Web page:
11 Jan2012

A hearty nibble or two or three of miscellaneous ingredients on toasted bread — how can that NOT be good? This is one way to mop up the various odds and ends in your fridge after a busy holiday season… There was some manchego cheese, lots of tomatoes in all shapes and sizes, basil, sliced salami, roasted red peppers and cured salmon or gravlax and two-day old sourdough bread. Turn your oven or oven toaster up to high… I chopped up the tomatoes, added a bit of salt and pepper, drizzled with olive oil and a hit of red wine vinegar and let that stand for a few minutes.

Slice your bread thinly or thickly, whichever you prefer, brush with a touch of olive oil and toast until crisp. Rub surface of the toast with a bit of raw garlic. Top with tomatoes, salami, salmon, cheese, etc. You can melt the cheese onto the bread as well. Serve with any leftover wine you might have. Yum. I have done a post on bruschetta before, here.

 

COMMENTS:

  1. Anne :-) says:

    Hi MM,

    This is mouthwatering! Did you use local tomatoes? By the way, I think it should be “lots of tomatoes in all shapes and sizes” rather than “lots of tomatoes or all shapes and sizes”.

    Jan 11, 2012 | 3:48 pm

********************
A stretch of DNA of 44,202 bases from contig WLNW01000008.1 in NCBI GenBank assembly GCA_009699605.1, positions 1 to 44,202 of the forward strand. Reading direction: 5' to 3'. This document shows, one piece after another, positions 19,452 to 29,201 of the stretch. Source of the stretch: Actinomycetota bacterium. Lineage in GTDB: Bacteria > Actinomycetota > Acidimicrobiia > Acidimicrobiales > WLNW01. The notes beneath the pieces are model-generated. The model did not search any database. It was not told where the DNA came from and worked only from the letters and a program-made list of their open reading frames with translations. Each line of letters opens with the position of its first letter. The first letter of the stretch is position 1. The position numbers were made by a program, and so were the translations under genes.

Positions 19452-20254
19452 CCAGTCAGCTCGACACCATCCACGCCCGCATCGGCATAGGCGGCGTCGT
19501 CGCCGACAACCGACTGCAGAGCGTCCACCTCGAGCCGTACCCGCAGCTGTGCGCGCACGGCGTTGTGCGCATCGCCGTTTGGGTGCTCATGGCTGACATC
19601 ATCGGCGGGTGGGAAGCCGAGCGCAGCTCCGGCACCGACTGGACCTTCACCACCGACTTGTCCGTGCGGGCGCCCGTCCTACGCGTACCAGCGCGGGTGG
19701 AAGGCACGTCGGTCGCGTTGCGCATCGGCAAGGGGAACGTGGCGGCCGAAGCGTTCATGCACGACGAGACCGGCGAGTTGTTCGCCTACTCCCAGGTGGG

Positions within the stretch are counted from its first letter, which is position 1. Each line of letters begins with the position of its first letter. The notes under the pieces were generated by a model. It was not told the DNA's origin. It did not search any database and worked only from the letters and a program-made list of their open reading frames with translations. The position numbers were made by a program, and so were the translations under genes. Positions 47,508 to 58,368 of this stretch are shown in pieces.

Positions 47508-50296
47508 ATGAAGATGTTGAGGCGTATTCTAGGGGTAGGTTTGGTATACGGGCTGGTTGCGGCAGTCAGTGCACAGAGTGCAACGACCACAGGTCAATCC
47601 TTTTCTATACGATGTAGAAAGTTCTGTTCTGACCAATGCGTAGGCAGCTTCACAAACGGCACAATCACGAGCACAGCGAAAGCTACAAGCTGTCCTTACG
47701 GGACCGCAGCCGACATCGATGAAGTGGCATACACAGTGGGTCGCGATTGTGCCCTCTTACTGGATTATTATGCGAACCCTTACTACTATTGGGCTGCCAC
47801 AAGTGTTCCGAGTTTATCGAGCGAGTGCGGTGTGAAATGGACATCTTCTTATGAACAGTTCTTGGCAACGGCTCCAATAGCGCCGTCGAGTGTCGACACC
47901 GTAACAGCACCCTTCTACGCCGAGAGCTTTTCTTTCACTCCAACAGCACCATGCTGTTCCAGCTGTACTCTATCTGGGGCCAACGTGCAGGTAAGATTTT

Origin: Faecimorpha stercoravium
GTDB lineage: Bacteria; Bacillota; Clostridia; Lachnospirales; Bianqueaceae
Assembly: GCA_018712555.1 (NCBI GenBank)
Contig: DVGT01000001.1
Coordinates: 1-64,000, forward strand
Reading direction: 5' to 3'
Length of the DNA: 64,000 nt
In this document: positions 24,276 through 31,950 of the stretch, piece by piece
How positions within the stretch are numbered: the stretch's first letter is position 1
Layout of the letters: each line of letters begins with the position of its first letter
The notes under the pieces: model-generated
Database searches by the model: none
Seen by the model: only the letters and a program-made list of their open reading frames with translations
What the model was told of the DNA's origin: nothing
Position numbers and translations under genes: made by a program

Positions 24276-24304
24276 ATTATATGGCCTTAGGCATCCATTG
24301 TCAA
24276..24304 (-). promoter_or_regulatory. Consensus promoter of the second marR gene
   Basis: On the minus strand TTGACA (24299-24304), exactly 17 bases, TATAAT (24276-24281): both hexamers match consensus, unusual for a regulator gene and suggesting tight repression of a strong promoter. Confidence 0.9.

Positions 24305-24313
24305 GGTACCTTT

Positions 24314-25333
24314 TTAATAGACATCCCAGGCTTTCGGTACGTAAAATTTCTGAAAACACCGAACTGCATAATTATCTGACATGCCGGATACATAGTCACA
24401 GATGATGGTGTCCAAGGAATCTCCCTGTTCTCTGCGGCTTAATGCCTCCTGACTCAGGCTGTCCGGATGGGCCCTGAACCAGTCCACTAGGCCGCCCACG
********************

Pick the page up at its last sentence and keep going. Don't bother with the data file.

2. Marketman says:

    anne, thanks, edited. And yes, local tomatoes.

    Jan 11, 2012 | 3:50 pm

     
  3. linda says:

    This is my kind of food anytime of the day being either merienda or a meal! Easy and delicious!
    I love my salmon with rocket on top! Yum!!!

    Jan 11, 2012 | 8:32 pm

     
  4. rain says:

    Hi MM! Reading your posts is one of my law school study break routine :) I am flying to Cebu on the 21st to fulfill my dream of tasting Zubuchon lechon. I am just an ecstatic fangirl :)

    Jan 11, 2012 | 8:38 pm

     
  5. PITS, MANILA says:

    ooooh. so creative with this! i usually end up making fried rice …

    Jan 11, 2012 | 10:12 pm

     
  6. betty q. says:

    I am happy with even just the toasted baguette slices drizzled with olive oil and smeared with those ooey, soft roasted garlic topped with cheese!….there goes the diet!

    Jan 11, 2012 | 11:40 pm

     
  7. betty q. says:

    MM, Gejo….if you guys have a lot of leftover basil, besides making pesto….make this: maybe 2 to 3 cups of olive oil in a caldero…heat it up but not too hot more like warm it up, then add lots of basil, lots of garlic and a few pepper flakes then simmer till garlic gets soft…ALL PURPOSE flavoured oil that you can use to paint on your baguette slices. Our favourite merienda….barbecued eggplant slices marinated in vinaigrette and then over the melted cheese slices in previous comment up above.

    The flavoured olive oil…I portion them and FREEZE!

    Jan 12, 2012 | 12:15 am

     
  8. Gej says:

    This is really nice MM. They all look great together too. Where did you get your sourdough? L’Artizan/French Baker? Poilane? – He he. Or did you bake it yourself?

    Betty Q – I’ll do that! Thanks! Did you receive my e-mail?